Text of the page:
High blood pressure, or hypertension, is a common health condition that can increase the risk of heart disease and other health problems. Researchers conducted a study to see if a virtual hypertension program could help lower blood pressure in patients.
Thirty-one patients were randomly assigned to a virtual collaborative care clinic (vCCC) or usual care for three months. In the vCCC group, trained clinical pharmacists remotely managed the patient's blood pressure using a blood pressure dashboard and virtual "visits" to monitor blood pressure, medication adherence, and side effects. The patient's blood pressure was also observed using a home blood pressure monitor.
After three months, the results showed that the average blood pressure decreased in the vCCC group but not in the usual care group. This suggests that the virtual program was effective in helping to lower blood pressure in the vCCC group. In addition, the patients in the vCCC group measured their blood pressure more frequently at home than the usual care group, showing that the virtual program encouraged better self-monitoring of blood pressure.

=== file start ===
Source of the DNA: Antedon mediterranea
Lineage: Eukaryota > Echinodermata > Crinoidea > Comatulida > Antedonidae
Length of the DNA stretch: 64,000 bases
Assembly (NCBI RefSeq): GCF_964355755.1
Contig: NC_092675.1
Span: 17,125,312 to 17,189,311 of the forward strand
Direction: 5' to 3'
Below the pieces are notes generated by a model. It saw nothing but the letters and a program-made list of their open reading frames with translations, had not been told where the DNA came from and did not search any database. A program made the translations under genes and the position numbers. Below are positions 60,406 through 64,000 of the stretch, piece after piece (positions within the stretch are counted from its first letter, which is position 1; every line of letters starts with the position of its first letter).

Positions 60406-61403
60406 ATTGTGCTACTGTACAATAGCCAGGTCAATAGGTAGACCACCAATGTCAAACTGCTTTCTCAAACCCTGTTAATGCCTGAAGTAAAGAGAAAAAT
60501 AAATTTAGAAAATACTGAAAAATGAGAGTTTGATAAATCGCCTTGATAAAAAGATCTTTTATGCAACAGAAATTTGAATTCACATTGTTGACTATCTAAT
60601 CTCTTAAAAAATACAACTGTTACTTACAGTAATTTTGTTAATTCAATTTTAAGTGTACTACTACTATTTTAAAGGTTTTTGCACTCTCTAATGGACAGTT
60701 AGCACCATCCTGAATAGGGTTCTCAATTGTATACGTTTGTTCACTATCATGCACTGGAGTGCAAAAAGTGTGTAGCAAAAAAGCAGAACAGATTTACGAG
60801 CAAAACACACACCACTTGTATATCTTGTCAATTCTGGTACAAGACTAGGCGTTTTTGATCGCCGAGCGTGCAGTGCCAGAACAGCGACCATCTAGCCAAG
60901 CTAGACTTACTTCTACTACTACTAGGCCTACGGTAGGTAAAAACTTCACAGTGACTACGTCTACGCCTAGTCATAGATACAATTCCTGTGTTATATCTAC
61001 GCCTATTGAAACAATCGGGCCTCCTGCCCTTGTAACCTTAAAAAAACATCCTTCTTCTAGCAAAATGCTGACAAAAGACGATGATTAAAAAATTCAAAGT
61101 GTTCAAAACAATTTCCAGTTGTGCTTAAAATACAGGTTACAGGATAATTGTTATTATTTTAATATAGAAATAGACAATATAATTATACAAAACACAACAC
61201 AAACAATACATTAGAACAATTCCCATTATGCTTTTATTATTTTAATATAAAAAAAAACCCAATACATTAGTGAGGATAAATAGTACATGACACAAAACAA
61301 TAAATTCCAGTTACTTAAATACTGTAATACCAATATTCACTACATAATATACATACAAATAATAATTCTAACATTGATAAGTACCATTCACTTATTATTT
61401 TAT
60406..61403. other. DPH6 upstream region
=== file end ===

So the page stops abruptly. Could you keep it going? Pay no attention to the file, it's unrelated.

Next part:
The virtual hypertension program was also well-received by patients and healthcare providers. Both patients and healthcare providers rated the program components positively, with average scores above a pre-specified benchmark. This indicates that the virtual program was acceptable and feasible for patients and healthcare providers. Some healthcare providers and pharmacists found the program helpful in remotely managing patients' blood pressure.
Based on feedback from patients and healthcare providers, some changes were made to the design and delivery of the virtual hypertension program. This shows that the researchers were responsive to feedback and made adaptations to improve the program based on potential barriers to implementation.
ConclusionThe study found that a home-based virtual hypertension program, which used team-based care, technology, and evidence-based strategies, was safe, acceptable, and feasible for patients and healthcare providers. The program showed promising results in helping to lower blood pressure and encouraging self-monitoring of blood pressure at home. These findings support the need for further studies to assess the effectiveness of the virtual hypertension program on a larger scale. If successful, such programs could be valuable in managing hypertension and improving patients' cardiovascular health.
National Library of Medicine, Mar-28-23